Cyberbullying was practically unknown to the general public only a few years ago but according to a study conducted by McAfee, 87% of teens have encountered cyberbullying and 34% of students claim to have been a victim of cyberbullying.
What is Cyberbullying?
Cyberbullying is harassment by means of electronic devices (computers, cell phones, etc.) via virtual communication tools such as texts, chat rooms, social media, etc. Examples of cyberbullying include:
- Mean, threatening, or harassing emails or text messages.
- Rumors spread online (via texts, emails, networking or social media sites, etc.)
- Embarrassing photographs or videos disseminated by virtual means.
- Phony online profiles.
Why Investigate Cyberbullying?
Statistics give us a good idea of the negative impact bullying is having – particularly on children:
- 83% of victims feel that bullying has hurt their self-esteem.
- Nearly one in three bullying victims has self-harmed.
- Nearly one in three bullying victims has had suicidal thoughts.
- 10% of bullying victims have actually attempted suicide.
Additionally, the federal government reports that children who are cyberbullied are more likely to receive poor grades, skip school, have more health problems, experience bullying in person, and use drugs and alcohol. Cyberbullying isn’t just a problem for teens. Increasing numbers of adults are becoming the subjects of personal harassment online. Business or other financial interests may also be the target of a cyberbullying attack.
If you have recently become the victim of internet cyberbullying, it may be time to consult with a private investigator – like a member of Trustify’s network of cyberbullying experts.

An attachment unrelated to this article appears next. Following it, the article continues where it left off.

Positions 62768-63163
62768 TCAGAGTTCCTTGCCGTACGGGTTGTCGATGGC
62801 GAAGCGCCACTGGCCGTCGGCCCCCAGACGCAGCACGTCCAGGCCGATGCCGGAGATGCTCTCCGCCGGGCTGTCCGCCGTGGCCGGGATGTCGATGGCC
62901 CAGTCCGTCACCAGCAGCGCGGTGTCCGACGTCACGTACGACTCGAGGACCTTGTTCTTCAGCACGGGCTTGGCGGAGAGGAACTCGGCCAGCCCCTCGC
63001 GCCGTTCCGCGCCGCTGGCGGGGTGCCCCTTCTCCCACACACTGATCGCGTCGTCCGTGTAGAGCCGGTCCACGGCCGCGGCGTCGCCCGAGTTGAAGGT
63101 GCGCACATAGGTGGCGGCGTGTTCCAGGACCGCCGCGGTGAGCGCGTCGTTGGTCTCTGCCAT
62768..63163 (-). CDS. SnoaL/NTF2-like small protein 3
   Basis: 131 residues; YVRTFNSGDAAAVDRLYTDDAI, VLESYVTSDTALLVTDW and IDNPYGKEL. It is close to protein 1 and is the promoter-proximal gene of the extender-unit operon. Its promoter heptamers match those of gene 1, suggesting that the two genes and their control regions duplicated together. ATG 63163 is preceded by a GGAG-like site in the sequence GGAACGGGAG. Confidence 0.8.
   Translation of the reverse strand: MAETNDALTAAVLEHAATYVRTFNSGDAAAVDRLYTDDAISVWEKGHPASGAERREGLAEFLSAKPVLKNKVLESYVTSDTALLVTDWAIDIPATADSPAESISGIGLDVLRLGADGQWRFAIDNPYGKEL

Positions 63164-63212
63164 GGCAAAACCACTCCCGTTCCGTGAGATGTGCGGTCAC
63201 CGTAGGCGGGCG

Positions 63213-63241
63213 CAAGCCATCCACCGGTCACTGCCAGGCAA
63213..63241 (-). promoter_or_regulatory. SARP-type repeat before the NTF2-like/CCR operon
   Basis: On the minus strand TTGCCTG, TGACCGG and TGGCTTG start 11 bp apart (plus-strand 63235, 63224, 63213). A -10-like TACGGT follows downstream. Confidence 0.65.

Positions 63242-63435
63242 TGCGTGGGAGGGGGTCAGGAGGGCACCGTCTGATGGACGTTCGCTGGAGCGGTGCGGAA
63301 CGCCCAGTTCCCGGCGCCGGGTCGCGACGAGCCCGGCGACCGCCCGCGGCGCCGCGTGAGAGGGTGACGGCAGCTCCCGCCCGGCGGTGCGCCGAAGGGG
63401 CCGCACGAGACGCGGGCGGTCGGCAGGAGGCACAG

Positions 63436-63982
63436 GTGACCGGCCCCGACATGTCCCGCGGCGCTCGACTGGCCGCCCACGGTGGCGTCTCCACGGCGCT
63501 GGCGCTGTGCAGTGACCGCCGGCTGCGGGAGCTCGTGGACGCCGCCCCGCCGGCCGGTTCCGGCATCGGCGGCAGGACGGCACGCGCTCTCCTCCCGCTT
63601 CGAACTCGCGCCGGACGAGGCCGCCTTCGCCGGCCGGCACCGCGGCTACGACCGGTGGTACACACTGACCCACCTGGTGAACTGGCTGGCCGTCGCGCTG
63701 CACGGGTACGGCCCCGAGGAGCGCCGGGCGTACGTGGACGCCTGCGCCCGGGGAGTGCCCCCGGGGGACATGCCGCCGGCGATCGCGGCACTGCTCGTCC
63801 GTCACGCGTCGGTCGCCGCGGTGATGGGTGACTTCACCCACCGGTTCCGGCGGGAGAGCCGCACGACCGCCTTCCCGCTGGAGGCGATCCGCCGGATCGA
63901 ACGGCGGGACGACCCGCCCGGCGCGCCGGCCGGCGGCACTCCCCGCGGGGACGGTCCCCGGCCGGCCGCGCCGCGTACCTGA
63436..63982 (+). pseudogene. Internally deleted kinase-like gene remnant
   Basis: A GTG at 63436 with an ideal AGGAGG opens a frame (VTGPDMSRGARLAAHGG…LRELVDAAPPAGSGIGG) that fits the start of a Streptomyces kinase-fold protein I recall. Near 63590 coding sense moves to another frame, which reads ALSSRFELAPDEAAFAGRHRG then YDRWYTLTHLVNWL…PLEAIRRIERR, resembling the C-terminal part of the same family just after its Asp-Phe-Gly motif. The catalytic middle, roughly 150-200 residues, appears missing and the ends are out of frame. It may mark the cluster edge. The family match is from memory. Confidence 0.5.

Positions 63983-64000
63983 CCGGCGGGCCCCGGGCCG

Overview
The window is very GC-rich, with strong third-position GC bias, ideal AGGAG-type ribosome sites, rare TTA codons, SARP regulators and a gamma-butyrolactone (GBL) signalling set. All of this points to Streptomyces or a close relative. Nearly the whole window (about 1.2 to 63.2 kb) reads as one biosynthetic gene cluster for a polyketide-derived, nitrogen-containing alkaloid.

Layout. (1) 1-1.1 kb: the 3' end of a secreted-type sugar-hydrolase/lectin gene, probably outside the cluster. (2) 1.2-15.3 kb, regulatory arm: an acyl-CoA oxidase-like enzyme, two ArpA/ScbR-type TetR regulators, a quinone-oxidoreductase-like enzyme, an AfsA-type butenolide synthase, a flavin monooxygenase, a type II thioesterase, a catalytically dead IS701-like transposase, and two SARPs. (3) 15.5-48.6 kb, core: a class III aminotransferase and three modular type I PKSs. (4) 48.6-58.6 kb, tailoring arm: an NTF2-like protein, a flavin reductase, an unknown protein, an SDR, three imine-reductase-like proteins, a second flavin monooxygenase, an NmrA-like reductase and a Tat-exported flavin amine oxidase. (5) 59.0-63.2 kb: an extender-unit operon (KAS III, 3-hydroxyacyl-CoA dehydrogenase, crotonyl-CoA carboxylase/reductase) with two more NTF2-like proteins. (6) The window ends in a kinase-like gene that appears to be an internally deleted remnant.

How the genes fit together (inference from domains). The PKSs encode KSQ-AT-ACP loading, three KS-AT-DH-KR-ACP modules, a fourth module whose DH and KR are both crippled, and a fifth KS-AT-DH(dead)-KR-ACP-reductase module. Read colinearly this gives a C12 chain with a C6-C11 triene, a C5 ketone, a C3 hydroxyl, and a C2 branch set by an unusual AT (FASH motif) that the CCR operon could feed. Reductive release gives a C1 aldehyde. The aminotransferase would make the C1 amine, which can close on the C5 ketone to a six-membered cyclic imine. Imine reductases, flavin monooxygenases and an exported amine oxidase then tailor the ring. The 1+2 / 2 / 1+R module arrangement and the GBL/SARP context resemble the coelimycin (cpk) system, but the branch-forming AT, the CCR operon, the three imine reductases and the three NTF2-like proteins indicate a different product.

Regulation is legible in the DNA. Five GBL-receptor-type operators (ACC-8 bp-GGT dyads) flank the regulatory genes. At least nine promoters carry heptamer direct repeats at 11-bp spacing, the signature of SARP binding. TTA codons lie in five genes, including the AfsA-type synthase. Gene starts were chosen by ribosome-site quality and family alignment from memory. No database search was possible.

What Does a Cyberbullying Investigation Entail?
It’s important to act quickly when there is suspicion of cyberbullying to:
- Identify the cyberbully
- Gather evidence of the harassment
- Report any illegal activities to the proper authorities
- Put a halt to any further cyberbullying activities
- Remove all signs of the cyberbullying from internet and any other virtual locations, if and where possible
In some cases, evidence of cyberbullying collected as part of the investigation may be used in support of a civil lawsuit or damages demand.
Starting a Cyberbullying Investigation
Starting a cyberbullying investigation with Trustify is simple and stress-free. Here’s how it works:
1. Request a Consultation: Submit your case online or by phone to schedule your consultation. We'll ask for the details we need to get your case matched with an investigator and provide a cost estimate for your case.
2. Consult With Your Investigator: A licensed private investigator will contact you to talk to you about the purpose and goals of the investigation, and to collect any relevant information about your case. You can be expected to be asked questions like:
- What form (websites, texts, emails, social media entries, photos, videos, etc.) has the cyberbullying taken?
- Who is the target of the cyberbullying activities (you, your child, someone else)?
- When did the cyberbullying activities take place? When did you first become aware of them?
- What are your expectations and goals regarding the investigation?
- Will you be pursuing criminal charges and/or civil litigation regarding the cyberbullying? Will evidence gathered during the investigation be used in court proceedings?
3. Investigation in Progress: Methods typically employed by investigators in cyberbullying cases include:
- Email analysis of the client’s account
- Social Media investigations (if applicable)
- Working with any support and harassment staff of any relevant website in order to assess and potentially remove material that violates either the law or terms of service
4. Case Updates & Final Report: Your investigator will keep you apprised of all developments in real-time. Upon the conclusion of the investigation, a full report will be provided along with any court-admissible evidence. In addition, your private investigator may be available to testify in court, if necessary and agreed-upon before the start of the investigation.
What Investigators Will Not Do
Investigators will not step beyond the bounds of the law or any applicable professional standards at any time during the course of your cyberbullying investigation. It is also important to note that not all content can be removed from the internet, and that sometimes attempting to do so can exacerbate the situation. Investigators will not intimidate, threaten, or hack into websites or computers in order to remove or suppress content.